Public anger over private schools | Letters

David Redshaw says the existence of a fee-paying sector keeps this country in the educational and social dark ages, Jane Moorhouse suggests all children have the right to a decent education, and Dr Ambrose Smith points out the reality of funding cuts

The headmaster of Colfe’s School says he would welcome a debate about the role of independent schools within our education system (Letters, 18 June). The debate is simple. As long as rightwing governments continue to close state school playing fields, cut the education budget to below first-world standards and generally make life difficult for state schools, they will flounder. By contrast, the well-funded private schools will provide even more state-of-the-art facilities and more middle-class parents will bankrupt themselves in order to get their children into these institutions.

The pleas from the Independent Schools Council about bursaries and assisted places are just tokenism. The continued existence of a private fee-paying sector is a big part of what keeps this country in the educational and social dark ages. It’s 70 years since Churchill and RA Butler failed to grasp this particular nettle. The only good thing that might be said about Brexit is that it may finally force us to confront these systemic problems in our national life – but at what cost.
David Redshaw
Gravesend, Kent

• Perhaps Helen Brown (Letters, 18 June) is missing the point in her letter on private schools. My children also have “hard-working parents”, but however hard I worked (in my case as a teacher in a state school), I would never be able to afford to send them to a private school. How can we ever hope to achieve a more equal society when some children benefit from a better education simply because of their parents’ financial situation? Should not all children have the right to a decent education?
Jane Moorhouse

• Your editorial (17 June) mentions an 8% cut in funding per pupil in English schools since 2009. This is certainly not representative of some schools and colleges. The sixth-form college of which I was principal and am now a governor had £4,719 per student for the year ending August 2010 and £4,128 per student for the year ending August 2018 – a cut of over 12% in eight years. However, this ignores the effect of inflation. If the ONS figure for inflation is incorporated, the value of the 2018 figure drops to £3,315 in 2010’s pounds – a cut of almost 30%. That this is impossibly unsustainable should be clear to anyone. We are a wealthy country, yet we cannot afford to educate our young people – a shameful indictment of our government and its priorities.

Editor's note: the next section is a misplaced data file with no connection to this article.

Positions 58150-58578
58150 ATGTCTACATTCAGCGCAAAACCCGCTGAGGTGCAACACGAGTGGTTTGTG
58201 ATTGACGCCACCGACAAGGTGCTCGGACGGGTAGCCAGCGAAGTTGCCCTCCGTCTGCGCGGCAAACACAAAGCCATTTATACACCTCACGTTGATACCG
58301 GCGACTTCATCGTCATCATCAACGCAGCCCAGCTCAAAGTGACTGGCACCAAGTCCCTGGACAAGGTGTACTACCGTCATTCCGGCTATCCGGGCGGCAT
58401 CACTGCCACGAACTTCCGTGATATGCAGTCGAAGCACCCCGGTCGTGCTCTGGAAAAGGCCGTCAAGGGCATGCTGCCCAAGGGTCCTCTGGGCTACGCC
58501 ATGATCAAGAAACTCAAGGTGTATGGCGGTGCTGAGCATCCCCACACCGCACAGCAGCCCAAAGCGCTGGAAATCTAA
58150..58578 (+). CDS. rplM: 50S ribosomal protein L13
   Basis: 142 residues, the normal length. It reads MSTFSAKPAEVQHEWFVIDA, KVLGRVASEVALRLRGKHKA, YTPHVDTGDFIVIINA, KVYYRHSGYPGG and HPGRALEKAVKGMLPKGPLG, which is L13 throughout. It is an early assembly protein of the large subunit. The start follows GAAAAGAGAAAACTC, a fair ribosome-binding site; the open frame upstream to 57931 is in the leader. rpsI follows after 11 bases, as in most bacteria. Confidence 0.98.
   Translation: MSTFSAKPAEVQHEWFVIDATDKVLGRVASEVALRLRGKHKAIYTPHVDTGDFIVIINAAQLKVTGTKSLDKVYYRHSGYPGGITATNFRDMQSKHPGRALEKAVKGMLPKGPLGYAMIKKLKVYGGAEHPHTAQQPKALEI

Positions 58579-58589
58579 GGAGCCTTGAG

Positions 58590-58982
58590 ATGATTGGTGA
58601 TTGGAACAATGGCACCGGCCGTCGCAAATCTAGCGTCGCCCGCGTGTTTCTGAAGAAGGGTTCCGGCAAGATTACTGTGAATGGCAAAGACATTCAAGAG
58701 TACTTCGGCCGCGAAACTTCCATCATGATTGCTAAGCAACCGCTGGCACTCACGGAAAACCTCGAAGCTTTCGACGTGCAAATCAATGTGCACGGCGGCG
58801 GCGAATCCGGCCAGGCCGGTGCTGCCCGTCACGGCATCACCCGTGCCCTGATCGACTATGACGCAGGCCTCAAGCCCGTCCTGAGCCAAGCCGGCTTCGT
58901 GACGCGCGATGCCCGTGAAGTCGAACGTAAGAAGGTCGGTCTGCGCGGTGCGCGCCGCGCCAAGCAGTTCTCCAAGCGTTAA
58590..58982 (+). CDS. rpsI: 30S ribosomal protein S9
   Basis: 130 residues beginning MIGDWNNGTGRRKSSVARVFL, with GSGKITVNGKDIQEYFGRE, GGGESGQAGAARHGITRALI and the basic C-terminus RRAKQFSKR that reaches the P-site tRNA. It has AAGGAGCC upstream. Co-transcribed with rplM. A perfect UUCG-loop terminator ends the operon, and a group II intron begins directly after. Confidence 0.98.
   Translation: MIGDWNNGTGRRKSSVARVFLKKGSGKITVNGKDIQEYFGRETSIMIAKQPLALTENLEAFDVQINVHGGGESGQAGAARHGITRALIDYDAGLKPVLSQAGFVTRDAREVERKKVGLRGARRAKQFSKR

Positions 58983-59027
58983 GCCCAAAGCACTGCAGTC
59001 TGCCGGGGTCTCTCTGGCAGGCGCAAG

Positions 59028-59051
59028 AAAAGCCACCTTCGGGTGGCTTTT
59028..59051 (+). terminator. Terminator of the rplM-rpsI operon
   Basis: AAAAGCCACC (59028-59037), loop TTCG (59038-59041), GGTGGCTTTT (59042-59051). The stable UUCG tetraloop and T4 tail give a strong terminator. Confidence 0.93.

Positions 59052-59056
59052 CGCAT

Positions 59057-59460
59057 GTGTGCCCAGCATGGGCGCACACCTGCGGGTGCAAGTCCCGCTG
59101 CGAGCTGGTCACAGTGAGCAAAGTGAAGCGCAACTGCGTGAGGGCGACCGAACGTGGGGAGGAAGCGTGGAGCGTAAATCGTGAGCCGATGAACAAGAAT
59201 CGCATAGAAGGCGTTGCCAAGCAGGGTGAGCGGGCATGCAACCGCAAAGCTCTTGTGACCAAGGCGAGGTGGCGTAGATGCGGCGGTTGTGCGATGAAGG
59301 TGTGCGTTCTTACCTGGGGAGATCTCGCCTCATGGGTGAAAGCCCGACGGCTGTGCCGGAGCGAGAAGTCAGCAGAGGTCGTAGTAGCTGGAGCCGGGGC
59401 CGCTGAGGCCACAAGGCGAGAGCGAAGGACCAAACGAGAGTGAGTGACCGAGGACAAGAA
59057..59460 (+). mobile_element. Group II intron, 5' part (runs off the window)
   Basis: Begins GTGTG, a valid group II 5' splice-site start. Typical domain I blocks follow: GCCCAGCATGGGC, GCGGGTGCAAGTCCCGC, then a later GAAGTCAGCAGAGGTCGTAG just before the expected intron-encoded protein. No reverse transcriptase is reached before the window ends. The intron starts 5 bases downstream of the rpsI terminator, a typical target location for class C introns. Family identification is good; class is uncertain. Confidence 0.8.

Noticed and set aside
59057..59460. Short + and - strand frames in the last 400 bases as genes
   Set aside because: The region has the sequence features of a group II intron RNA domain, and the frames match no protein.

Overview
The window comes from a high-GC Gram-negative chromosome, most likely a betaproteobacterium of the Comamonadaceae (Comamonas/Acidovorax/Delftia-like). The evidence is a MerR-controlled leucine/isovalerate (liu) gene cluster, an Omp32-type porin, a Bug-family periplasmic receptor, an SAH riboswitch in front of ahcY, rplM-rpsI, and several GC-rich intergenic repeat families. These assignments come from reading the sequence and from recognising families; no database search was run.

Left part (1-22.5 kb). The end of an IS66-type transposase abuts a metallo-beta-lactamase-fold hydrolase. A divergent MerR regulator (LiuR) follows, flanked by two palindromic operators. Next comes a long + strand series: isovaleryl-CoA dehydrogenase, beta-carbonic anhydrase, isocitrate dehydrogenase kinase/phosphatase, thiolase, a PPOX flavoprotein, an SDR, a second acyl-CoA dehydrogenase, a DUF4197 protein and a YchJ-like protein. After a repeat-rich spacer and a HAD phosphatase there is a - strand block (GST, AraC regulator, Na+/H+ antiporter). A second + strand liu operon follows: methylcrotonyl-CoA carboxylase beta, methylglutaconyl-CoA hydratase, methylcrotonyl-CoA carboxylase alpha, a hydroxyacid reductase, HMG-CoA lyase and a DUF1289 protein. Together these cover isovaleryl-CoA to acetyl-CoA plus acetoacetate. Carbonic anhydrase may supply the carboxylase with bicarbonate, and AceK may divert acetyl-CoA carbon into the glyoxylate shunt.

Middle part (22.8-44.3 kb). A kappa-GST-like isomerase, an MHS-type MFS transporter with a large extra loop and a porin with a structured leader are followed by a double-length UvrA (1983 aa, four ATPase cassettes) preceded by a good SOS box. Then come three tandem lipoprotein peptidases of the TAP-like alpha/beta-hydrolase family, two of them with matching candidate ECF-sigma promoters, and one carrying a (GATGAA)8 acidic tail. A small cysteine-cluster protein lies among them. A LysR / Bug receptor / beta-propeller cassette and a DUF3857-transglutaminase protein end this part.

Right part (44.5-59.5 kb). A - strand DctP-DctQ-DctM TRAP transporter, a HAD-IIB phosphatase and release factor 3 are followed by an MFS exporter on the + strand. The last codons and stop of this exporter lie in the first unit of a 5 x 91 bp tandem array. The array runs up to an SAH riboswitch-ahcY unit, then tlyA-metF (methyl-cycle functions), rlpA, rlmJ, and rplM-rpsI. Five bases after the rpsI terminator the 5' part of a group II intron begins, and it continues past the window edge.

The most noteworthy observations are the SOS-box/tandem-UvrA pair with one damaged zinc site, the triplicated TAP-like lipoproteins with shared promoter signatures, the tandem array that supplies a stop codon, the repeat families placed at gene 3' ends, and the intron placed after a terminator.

Dr Ambrose Smith
Principal, Aquinas College, 1989-2011

• Join the debate – email

• Read more Guardian letters – click here to visit

• Do you have a photo you’d like to share with Guardian readers? Click here to upload it and we’ll publish the best submissions in the letters spread of our print edition


The GuardianTramp

Related Content

Article image
Private schools can serve the public well | Letters
Letters: Headmaster Richard Russell thinks private schools can be engines of social mobility rather than privilege, while Helen Brown highlights the benefits for children with special educational needs


17, Jun, 2019 @4:40 PM

Article image
Funding and staff levels in schools at crisis point | Letters
Letters: School governors urge the government to ‘stop ducking its responsibilities’ and provide essential funding


11, Mar, 2019 @6:21 PM

Article image
Loosening the grip of the privately educated | Letters
Letters: Readers respond to the news that Britain’s top jobs are still in the hands of a private school elite, and offer solutions to the problem


28, Jun, 2019 @3:48 PM

Article image
The Guardian view on schools and austerity: more than just a funding crisis | Editorial
Editorial: Underpaid teachers are on the frontline as the impact of cuts to other services is felt in the classroom


16, Mar, 2018 @5:17 PM

Article image
Smaller class sizes should become the new normal in state schools | Letter
Letter: Annie Clouston says such an adjustment would be hugely beneficial to all pupils, and hopes teachers who left the profession could be enticed back


24, May, 2020 @5:26 PM

Article image
Property, pay and regional power could be the keys to ‘levelling up’ | Letters
Letters: Sheila Preston addresses property prices and pay levels, Roger Read makes a case for regional governance, Peter D Hogg suggests moving Eton College to Hartlepool, while Marilyn Hall hopes to see the end of grammar schools


08, Oct, 2021 @5:17 PM

Article image
Banksy could do a top-flight paint job | Brief letters
Brief letters: School returns | Labour | George Osborne | Boris Johnson’s plane | Bras


22, Jun, 2020 @3:59 PM

Article image
Gaps in remote learning need to be closed urgently | Letters
Letters: Hayley Brocklehurst says the fact that the government left state school parents to home school was a disgrace, Joseph Palley thinks schools and universities should remain closed in January, while Frances Kelly says laptops should be provided to every child whose parents cannot afford them


28, Dec, 2020 @4:15 PM

Article image
Private tutors plan is not the best solution | Letters
Letters: Readers are sceptical about the government’s proposal to help pupils catch up on lost learning during the pandemic


19, Jun, 2020 @3:33 PM

Article image
The 2020 exams fiasco has more to teach us yet | Letters
Letters: Salley Vickers on why the need for speed in exams is the problem, Prof Colin Richards on why private pupils still have an advantage after the government’s U-turn, and an anonymous teacher on how grades were really assessed


21, Aug, 2020 @4:13 PM